Costs and requirements of occupational licensing standards under review: After creating tools to determine whether occupational licenses are the best way to regulate workers in several industries, Oklahoma officials got the ball rolling to use them. The Oklahoma Department of Labor has joined the nationwide trend of reassessing occupational licenses. The idea is that for many industries, there are less expensive and less strenuous options that would offer just as much public safety. [Journal Record 🔒] Occupational licensing is a growing barrier to Oklahomans who seek a decent job. [OK Policy]

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In The Know: Child abuse prevention funds restored; police mental health training; 2018 voter guide…

by | October 4th, 2018 | Posted in In The Know | Comments (0)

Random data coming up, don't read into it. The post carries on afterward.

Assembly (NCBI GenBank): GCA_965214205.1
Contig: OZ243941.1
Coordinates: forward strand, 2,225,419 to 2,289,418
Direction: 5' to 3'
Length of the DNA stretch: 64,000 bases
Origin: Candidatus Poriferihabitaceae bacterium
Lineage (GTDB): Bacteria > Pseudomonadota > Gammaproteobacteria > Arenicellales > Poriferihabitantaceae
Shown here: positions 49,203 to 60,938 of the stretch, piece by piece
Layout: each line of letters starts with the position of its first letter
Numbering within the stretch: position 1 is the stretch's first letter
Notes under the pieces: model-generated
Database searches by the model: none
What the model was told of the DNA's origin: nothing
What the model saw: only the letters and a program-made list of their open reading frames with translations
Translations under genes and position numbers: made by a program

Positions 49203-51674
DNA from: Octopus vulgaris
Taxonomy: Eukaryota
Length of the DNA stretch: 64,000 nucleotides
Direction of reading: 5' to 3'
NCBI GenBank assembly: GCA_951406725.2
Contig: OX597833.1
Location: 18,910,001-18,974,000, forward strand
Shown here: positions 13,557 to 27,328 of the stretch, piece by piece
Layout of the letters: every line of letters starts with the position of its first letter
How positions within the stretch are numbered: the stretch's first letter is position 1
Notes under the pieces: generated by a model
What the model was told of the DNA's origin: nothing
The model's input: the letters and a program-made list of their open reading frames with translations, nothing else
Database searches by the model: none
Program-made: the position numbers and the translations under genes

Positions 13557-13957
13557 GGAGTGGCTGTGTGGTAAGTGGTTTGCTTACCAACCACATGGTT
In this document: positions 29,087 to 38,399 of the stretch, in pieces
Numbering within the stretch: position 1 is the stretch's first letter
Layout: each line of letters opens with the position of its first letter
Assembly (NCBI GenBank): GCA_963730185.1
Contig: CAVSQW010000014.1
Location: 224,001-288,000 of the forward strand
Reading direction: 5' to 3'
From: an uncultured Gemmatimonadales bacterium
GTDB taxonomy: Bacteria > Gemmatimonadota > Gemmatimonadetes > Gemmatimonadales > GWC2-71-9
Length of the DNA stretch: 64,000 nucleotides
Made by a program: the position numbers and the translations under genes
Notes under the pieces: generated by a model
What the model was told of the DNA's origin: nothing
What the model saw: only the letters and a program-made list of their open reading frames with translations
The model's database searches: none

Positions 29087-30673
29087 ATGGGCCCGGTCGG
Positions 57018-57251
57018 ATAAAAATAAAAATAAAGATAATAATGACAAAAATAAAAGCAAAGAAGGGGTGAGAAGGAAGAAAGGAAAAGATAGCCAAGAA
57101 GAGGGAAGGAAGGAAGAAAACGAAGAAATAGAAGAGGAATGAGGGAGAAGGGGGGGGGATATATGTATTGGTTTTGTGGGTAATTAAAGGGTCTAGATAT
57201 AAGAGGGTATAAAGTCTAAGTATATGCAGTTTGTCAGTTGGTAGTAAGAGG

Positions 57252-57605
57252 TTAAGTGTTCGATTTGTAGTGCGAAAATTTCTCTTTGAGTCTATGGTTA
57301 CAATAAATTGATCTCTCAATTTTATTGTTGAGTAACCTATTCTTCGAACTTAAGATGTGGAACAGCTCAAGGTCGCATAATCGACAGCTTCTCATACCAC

In The KnowIn The Know is your daily briefing on Oklahoma policy-related news. Inclusion of a story does not necessarily mean endorsement by the Oklahoma Policy Institute. Click here to subscribe to In The Know and see past editions.

In The News

A year after cutting child abuse prevention funds, state OKs new grants: The Oklahoma Department of Health has restored funding for child abuse prevention after it was cut during the state’s budget crisis nearly a year ago. Nonprofit community agencies across the state will again receive their share of about $2 million, which will be used for in-home support of new parents. Before the program was defunded, it served 700 families who were expecting a child or had young children in the home. [NewsOK]

Advocates: More mental health crisis training needed for police statewide: About 1,500 law enforcement officers across the state have worked with mental health officials on crisis intervention training, but specialists said that number needs to and will keep growing. As Oklahoma comes to grips with its growing demand for mental health services, government entities at all levels are reassessing their role in addressing those needs. [Journal Record]